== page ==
Where are the African American male schoolteachers and administrators?
It has been pretty obvious for years that if you really want to do something about high rates of truancy and suspensions among black students — to cap that “school-to-prison pipeline” — put more black men in classrooms and principals’ offices.
Bakari Ali Haynes is a case in point. He’s an assistant principal at Eastern Middle School in Silver Spring. Seven years ago, he started an after-school group for African American and Hispanic boys called Gentlemen of Distinction. The boys are eager to spend extra time with Haynes, who is for many the first black male authority figure they’ve met.
“When they come into my office, two things get their attention right away — my academic certificates and photographs of my family,” said Haynes, 36. “They won’t come right out and ask how you get those things, but you know that’s what they want, and it’s my job to show them what it takes to get it.”
That’s the kind of insight that helps keep a student in school. It’s not that other teachers can’t be effective, but when students can see themselves in their teachers and vice versa, it makes a difference. Some studies have even found that the test scores of black male students increase when they are taught by black men.
“When you have a well-prepared African American man teaching black boys, the impact can be phenomenal,” said Brenda L. Townsend Walker, an attorney and a professor of special education at the University of South Florida in Tampa. “I have interviewed African American male students who had pretty much written school off, whose teachers had given up on them, but whose lives were turned around when they got into a class with African American men. Generally speaking, they just have a better ability to relate to the students and mediate situations that others couldn’t handle.”
In Montgomery County, where Haynes works, there are 148,000 students enrolled in public schools. About 21 percent of the students are black. And yet there are only 282 African American male teachers, 38 assistant principals and 19 principals, according to school officials.
Haynes knows there are better ways to handle disruptive students.
“As much as they may curse you out or say they hate your guts, at the end of the day what they are looking for is someone who understands, someone who can say: ‘I’ve been where you are. This is how we’ll deal with it,’ ” Haynes said. “Sometimes they act out simply because they are hungry but don’t want to tell anyone.”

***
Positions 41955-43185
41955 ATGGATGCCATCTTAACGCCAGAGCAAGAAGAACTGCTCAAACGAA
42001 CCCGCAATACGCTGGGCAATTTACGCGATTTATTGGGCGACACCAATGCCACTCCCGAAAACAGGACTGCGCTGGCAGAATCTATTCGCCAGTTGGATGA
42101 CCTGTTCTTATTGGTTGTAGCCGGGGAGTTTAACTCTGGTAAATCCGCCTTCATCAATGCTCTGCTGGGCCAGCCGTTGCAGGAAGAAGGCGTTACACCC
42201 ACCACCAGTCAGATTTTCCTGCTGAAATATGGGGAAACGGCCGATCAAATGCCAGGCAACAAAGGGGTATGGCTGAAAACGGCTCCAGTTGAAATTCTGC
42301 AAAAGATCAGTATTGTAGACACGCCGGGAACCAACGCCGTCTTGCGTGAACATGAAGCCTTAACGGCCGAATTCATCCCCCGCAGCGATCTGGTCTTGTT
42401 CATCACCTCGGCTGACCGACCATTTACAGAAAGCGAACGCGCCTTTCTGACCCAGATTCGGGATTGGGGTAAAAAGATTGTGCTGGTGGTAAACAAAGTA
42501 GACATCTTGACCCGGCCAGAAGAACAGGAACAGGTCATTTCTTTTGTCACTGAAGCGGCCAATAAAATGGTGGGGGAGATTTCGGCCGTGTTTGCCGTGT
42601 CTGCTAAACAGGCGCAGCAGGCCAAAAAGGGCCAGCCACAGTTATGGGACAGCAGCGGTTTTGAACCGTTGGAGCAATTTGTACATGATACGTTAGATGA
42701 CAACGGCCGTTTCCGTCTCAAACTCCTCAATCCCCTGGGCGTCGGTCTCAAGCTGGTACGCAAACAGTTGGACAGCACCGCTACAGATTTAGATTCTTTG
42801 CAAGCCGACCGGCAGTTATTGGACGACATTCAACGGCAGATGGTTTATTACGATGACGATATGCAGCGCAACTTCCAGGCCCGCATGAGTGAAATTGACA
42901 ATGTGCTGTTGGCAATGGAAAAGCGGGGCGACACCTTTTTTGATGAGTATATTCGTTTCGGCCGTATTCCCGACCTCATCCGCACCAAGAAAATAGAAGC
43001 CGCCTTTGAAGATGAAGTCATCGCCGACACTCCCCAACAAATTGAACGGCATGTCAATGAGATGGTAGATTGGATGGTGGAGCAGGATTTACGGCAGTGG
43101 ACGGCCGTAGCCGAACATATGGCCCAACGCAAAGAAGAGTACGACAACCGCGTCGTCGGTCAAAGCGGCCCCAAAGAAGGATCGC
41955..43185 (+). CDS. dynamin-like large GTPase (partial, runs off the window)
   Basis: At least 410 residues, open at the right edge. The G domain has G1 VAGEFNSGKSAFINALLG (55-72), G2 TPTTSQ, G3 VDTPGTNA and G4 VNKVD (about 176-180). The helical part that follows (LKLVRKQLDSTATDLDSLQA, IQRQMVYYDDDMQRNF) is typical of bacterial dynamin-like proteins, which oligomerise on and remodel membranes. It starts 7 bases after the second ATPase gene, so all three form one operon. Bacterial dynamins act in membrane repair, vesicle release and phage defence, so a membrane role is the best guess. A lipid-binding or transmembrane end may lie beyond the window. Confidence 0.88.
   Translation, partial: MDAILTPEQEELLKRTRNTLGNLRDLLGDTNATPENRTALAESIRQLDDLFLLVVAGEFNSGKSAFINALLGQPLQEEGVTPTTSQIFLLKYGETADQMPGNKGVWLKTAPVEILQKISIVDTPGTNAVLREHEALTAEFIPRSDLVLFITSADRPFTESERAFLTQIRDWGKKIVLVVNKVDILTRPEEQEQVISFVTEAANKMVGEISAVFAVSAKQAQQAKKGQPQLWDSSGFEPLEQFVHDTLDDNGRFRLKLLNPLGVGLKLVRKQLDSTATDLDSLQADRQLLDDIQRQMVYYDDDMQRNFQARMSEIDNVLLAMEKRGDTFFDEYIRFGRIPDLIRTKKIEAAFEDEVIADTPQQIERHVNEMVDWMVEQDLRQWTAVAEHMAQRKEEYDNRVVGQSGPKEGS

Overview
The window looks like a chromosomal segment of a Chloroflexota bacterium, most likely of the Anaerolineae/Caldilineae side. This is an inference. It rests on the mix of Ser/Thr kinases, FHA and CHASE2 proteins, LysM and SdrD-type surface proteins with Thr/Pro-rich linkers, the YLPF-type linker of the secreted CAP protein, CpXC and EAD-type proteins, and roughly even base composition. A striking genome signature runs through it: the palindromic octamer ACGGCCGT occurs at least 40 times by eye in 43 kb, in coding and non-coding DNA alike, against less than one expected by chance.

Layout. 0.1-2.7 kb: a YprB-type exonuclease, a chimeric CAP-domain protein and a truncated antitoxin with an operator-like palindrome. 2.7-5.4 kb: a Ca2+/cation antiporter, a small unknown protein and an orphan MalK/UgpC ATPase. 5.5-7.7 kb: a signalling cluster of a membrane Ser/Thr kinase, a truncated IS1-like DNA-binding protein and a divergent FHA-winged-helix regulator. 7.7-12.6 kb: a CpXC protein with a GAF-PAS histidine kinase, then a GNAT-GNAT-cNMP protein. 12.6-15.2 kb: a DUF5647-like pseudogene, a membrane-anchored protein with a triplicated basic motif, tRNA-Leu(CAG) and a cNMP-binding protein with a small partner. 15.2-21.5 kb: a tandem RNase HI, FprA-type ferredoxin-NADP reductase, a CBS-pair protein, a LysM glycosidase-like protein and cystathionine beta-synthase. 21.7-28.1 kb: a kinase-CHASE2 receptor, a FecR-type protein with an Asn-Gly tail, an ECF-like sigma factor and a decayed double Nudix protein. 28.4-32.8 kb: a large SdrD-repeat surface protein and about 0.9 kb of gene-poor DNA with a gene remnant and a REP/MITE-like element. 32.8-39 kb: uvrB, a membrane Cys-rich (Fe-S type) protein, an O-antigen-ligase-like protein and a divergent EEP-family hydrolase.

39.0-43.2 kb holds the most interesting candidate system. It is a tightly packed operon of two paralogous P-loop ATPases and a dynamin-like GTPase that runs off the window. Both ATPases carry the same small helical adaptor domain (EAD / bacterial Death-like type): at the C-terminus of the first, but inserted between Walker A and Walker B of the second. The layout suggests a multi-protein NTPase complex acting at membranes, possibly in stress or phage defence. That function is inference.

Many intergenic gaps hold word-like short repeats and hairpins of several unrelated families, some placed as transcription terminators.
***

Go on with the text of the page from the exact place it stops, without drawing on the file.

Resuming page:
In Prince George’s County, there are 123,000 students — 93 percent of them black. Truancy and suspensions are chronic problems, and school officials have spent years trying to solve them. Perhaps more attention can be paid to this: Out of 7,772 teachers, only 983 are black men.
In Fairfax County, there are roughly 181,500 students in public schools, of which about 18,650 are black. Out of 14,728 teachers, only 231 are black men. The suspension rate for whites in 2010 was 1.5 percent; for blacks, it was 7 percent.
In the District, where there are about 76,000 public school students, the suspension rate is low — less than one per 10,000 students. But the truancy rate is among the highest in the region — around 20 percent. (Suspension rates for charter schools are 72 per 10,000 students.)
Out of 4,000 teachers in D.C. public schools, only about 400 are black men.
According to the U.S. Department of Education, black men make up 2 percent of the nation’s 4.8 million teachers. And black men comprise only 1 percent of those currently enrolled in teacher development programs.
Why the lack of interest? Low teacher pay? It can’t be just that, or else there wouldn’t be any teachers.
Haynes grew up in a household of educators. His grandfather was a professor at Southern University in Baton Rouge. His father, Leonard Haynes, was president of Grambling University in Grambling, La., and later headed up a White House initiative to strengthen historically black colleges and universities.
His mother, Mary Haynes, teaches at Montgomery Blair High School in Silver Spring.
When I first met Haynes in 2004, he was teaching English to ninth-graders at John F. Kennedy High School in Silver Spring. The black boys in his class weren’t just well behaved, they were enthusiastic — raising hands to answer questions, participating in discussions, helping one another in small groups and seeking him out during the school day for advice on personal matters.
As an assistant principal at Eastern, he engages students as if the school were just one big homeroom class.
“I’ve always wanted to be an educator,” he said. “It was like a calling.”
Hopefully, one day soon, more black men will hear it as well.
For previous columns, visit washingtonpost.com/milloy.